Simple ordinal date queries in Swift

That happy moment when the API you need already exists

Ronald Martin

4 minute read

I had a very specific question a while ago:

When is the next 5th Sunday of the month?

That is, what is the next date which is not only a Sunday, but also the 5th occurrance of Sunday in its enclosing month?

This only occurs a handful of times in any given year (in the Gregorian calendar): an average of 30 days per month means 30 days/month / 7 days/week = ~4.29 weeks/month. For there, since each weekday occurs exactly once per week, this then implies that most weekdays will occur 4.29 times on average per month as well. That little fractional part adds up though, so periodically the calendar will line up such that the “Fifth Sunday” does occur.

I have a recurring appointment on 5th Sundays of the month, but at the time I started scheduling them, couldn’t find a good way of knowing when to set reminders. I could leaf through a calendar and look for all the fifth Sundays, I guess. But I write code for fun and profit, so I can automate this, right?

Building a date query

I sketched out a rough, brute force plan in my head. Loop through months in a calendar, maybe then loop through each Sunday, returning the date if the Sunday was a fifth occurrence. Not the worst thing in the world. But then I looked at the Foundation Date API to refine the idea and stumbled upon the obscure weekdayOrdinal property on NSDateComponents:


var weekdayOrdinal: Int { get set }


Weekday ordinal units represent the position of the weekday within the next larger calendar unit, such as the month. For example, 2 is the weekday ordinal unit for the second Friday of the month.

💡💡💡 “Oh, that’s exactly what I need!”

We just need to combine this with one of the newer NSCalendar functions added in iOS 8 to compute the actual answer we want:

import Foundation

let now = Date()

var components = DateComponents()
components.weekday = 1          // 1 == Sunday
components.weekdayOrdinal = 5   // 5th occurrence of this weekday

let calendar = Calendar(identifier: .gregorian)
let next5thSunday = calendar.nextDate(after: now, matching: components, matchingPolicy: .strict)

// "Jul 30, 2017, 12:00 AM"

And that’s it! Thanks, Foundation engineers!

Extending past one date

Knowing the next date is useful and answered my original question, but isn’t quite enough for all use cases. If you need to query the calendar for multiple dates, iOS 8 also introduced the NSCalendar function enumerateDates(startingAfter:matching:options:using:) that calls a closure you provide with each successive query result (synchronously!). The function params are as follows:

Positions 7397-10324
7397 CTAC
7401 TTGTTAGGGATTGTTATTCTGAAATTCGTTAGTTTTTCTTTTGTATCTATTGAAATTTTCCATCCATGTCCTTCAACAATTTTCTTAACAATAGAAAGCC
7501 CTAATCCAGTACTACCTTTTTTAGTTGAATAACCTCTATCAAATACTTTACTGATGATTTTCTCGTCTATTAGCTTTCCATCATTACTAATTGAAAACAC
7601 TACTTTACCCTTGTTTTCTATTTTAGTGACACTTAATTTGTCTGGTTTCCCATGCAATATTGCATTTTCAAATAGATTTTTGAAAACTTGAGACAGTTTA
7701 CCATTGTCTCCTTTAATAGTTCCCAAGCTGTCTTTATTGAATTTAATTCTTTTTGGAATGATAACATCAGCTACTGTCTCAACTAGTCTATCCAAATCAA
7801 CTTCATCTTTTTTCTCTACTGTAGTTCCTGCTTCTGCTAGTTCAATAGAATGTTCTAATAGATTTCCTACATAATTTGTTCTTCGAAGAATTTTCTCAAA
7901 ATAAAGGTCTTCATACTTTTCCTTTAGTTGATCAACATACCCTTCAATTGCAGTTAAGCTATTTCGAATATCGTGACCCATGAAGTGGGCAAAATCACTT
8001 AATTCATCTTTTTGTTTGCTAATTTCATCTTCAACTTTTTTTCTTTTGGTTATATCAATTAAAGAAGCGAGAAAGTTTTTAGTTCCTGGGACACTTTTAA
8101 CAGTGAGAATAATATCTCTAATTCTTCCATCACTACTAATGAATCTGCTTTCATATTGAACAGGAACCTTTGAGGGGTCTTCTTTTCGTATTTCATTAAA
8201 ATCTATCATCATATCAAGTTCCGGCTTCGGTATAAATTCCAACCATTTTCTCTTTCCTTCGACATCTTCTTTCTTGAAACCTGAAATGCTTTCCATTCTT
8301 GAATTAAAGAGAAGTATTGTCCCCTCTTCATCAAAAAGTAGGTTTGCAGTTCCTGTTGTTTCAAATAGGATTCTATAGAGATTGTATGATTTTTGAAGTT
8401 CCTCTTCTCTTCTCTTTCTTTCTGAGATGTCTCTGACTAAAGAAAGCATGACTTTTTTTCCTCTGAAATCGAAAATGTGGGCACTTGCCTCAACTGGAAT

• startingAfter start: Date - as described by the label, the date at which to start querying the calendar
  • matching components: DateComponents - the constraints on the query, e.g. for us, ‘5th Sundays’
  • matchingPolicy: Calendar.MatchingPolicy - the strategy to use when encountering ambiguous matches, e.g. due to Daylight Saving Time. Possible values can be found here.
  • using block: (Date?, Bool, inout Bool) -> Void - the closure that will be called with each matching query result. It takes three params: the first is the matching date, the second is a Bool describing whether this is an exact match to your components (whether or not this is relevant depends on your matchingPolicy), and finally, another Bool flag you can use to stop searching for more dates.

You use it like this:

// Find all the fifth Sundays up through the end of next year (2018).
calendar.enumerateDates(startingAfter: now,
                        matching: components,
                        matchingPolicy: .strict) { 
    date, isExactMatch, shouldStop in
    // I'm only interested in continuing with exact date matches
    guard let date = date, isExactMatch else { return }

    if calendar.component(.year, from: date) <= 2018 {
        print("\(date) is a fifth Sunday")
    } else {
        // Just set the `stop` flag when you're ready to stop the enumeration.
        shouldStop = true
print("All done!")

// Prints:
"2017-07-30 07:00:00 +0000 is a fifth Sunday"
"2017-10-29 07:00:00 +0000 is a fifth Sunday"
"2017-12-31 08:00:00 +0000 is a fifth Sunday"
"2018-04-29 07:00:00 +0000 is a fifth Sunday"
"2018-07-29 07:00:00 +0000 is a fifth Sunday"
"2018-09-30 07:00:00 +0000 is a fifth Sunday"
"2018-12-30 08:00:00 +0000 is a fifth Sunday"
"All done!"


I have since discovered that Google Calendar now has the ability to create events that recur in this pattern, but now we know how to build something similar ourselves. :)

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